A freak heatwave has pushed the North Pole temperature to above freezing, about 20°C above average.
An Arctic monitoring point 300 kilometres from the Pole that had been recording -37°C on Monday had shot up to -8°C by Wednesday.
Winter began on both sides of the Atlantic with exceptional warmth. This image shows the temperature anomaly (in Fahrenheit) over the USA from 1-19 December:
At the Austrian ski resort of Grossarltal there was a stark difference in the snow conditions compared with the previous year:
It shows 10°C heat reaching right into the Arctic. And that means rain. To robertscribbler rain in winter means the end of winter as he knew it:
As the first front of warm air proceeded over the ice pack to the north of Svalbard, the rains fell through 35-40 degree (F) air temperatures. It splattered upon Arctic Ocean ice that rarely even sees rain during summer-time. Its soft pitter-patter a whisper that may well be the sound to mark the end of a geological age.
For we just don’t see rain over Arctic sea ice north of Greenland during Winter time. Or we used to not. But the warmth that liquid water falling through the black of what should be a bone-cold polar night represents something ominous. Something ushered to our world by human fossil fuel industry’s tremendous emission of heat trapping gasses. Gasses that in the range of 400 ppm CO2 and 485 ppm CO2e are now strong enough to begin to roll back the grip of Winter. Gasses, that if they keep being burned until we hit a range between 550-650 ppm CO2 (or equivalent) will likely be powerful enough to wipe out Winter as we know it entirely over the course of long and tumultuous years of painful transition.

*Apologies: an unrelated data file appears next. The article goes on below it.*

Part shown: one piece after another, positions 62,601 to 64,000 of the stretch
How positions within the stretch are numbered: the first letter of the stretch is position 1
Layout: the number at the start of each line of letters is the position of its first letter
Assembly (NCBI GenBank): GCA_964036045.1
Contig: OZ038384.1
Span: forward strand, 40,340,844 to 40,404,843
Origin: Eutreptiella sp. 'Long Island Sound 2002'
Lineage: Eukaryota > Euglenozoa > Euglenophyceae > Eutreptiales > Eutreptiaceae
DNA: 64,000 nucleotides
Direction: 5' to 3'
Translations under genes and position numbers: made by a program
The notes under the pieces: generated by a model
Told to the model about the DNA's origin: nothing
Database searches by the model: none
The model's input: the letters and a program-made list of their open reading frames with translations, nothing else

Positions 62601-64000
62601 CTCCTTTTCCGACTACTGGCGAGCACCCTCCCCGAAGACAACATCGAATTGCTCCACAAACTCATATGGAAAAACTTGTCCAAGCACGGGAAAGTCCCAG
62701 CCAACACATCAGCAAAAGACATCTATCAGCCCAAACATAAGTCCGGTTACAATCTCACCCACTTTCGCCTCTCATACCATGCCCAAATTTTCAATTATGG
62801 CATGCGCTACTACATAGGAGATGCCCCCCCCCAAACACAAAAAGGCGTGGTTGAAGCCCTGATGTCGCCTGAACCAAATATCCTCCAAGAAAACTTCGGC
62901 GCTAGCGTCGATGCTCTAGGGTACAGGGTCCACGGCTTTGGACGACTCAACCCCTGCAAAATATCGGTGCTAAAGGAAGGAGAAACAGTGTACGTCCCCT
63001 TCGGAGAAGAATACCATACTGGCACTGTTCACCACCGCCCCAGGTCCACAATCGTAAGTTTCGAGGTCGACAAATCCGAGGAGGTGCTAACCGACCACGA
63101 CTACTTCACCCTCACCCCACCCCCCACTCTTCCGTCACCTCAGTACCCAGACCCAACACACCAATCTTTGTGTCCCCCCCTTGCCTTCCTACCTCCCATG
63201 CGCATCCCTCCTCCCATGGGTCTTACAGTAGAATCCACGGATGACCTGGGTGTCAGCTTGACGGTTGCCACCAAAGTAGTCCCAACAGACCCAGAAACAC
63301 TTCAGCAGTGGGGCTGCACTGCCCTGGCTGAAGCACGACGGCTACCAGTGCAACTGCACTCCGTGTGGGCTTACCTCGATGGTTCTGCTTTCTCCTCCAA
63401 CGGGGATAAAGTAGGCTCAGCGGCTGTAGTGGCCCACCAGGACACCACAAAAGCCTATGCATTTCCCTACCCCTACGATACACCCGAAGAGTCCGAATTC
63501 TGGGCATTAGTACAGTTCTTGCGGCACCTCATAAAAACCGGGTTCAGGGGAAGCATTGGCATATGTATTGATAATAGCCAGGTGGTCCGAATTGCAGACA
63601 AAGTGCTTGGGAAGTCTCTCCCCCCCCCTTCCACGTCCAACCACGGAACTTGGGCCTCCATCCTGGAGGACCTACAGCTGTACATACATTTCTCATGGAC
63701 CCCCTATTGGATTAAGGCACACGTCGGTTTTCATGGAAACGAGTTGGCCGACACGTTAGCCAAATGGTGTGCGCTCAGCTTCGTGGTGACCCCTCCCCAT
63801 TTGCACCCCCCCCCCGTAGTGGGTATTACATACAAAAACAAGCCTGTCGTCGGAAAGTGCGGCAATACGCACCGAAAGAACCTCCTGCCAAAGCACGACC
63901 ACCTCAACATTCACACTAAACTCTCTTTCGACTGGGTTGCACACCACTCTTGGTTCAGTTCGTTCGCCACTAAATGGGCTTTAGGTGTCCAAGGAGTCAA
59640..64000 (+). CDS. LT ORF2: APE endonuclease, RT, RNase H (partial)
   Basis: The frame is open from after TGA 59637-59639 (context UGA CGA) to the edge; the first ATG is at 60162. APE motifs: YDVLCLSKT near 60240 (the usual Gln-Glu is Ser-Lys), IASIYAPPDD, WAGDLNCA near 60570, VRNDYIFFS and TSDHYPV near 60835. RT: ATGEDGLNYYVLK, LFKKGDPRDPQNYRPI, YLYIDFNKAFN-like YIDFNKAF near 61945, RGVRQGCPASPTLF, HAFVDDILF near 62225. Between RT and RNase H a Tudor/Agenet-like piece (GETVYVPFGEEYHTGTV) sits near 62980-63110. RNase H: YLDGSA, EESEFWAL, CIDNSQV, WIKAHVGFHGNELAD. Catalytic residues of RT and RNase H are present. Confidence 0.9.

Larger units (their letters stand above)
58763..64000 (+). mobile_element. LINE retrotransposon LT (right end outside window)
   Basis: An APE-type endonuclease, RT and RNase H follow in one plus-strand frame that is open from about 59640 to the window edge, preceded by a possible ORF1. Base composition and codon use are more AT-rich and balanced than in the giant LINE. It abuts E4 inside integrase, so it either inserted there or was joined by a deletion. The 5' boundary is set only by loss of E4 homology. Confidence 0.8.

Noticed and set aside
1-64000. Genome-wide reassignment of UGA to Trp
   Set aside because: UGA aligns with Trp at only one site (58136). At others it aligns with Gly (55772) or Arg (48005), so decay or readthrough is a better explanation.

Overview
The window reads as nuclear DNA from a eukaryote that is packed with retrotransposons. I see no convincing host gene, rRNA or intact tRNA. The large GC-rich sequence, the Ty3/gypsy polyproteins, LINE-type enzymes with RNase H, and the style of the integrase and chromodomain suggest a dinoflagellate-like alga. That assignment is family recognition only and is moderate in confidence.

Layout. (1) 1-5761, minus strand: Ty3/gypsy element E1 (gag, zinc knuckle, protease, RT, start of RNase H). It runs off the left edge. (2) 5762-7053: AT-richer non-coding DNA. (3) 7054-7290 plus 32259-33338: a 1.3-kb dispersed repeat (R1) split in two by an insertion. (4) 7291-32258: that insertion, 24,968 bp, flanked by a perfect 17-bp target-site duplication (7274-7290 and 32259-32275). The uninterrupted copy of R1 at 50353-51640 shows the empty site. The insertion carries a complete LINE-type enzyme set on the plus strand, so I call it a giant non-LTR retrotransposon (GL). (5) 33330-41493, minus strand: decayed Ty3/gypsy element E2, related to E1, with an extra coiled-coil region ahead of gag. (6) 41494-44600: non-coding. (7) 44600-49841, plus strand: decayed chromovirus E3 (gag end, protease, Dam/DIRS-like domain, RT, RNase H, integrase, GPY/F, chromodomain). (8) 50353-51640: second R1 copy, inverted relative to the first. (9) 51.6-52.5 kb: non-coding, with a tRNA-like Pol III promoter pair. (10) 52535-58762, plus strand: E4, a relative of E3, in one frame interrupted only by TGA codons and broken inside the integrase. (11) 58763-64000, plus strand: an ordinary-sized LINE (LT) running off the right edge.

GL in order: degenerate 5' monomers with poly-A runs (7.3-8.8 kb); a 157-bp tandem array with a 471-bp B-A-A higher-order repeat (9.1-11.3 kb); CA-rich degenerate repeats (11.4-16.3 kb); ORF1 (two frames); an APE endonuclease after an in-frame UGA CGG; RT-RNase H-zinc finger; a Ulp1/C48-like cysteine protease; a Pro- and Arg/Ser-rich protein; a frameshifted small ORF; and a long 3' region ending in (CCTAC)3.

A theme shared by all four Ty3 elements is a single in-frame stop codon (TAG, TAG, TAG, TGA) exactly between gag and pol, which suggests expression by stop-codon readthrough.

What does the beginning of the end of Winter sound like? It’s the soft splash of rain over Arctic Ocean sea ice during what should be its coldest season.
Inevitably the question of links with climate change will be raised. This article takes a look.
- climate change has increased the chances of Desmond-like storms by about 40 per cent – give or take a rather large margin of error.
And with each degree of temperature rise the atmosphere can hold 7% more water.
Other than that you’ll have to wait and see. Is this the new normal? No, ‘normal weather’ is a thing of the past.
You’ll be happy to know that there is no trend in the numbers of category 5 global tropical cyclones, although the numbers in the last two years have been high. But then Desmond, Eva and Frank were extratropical cyclones, and I’ve not seen the numbers for them.
Update: I’ve added here the mean anomaly for the Australian temperatures for 2015, from this BOM site. The reference temperature is the 1961-1990 period, which would of course already contain considerable warming:
Update 2: In view of the comments I’ve added an image of the early October temperature anomalies from this post by two Australian scientists: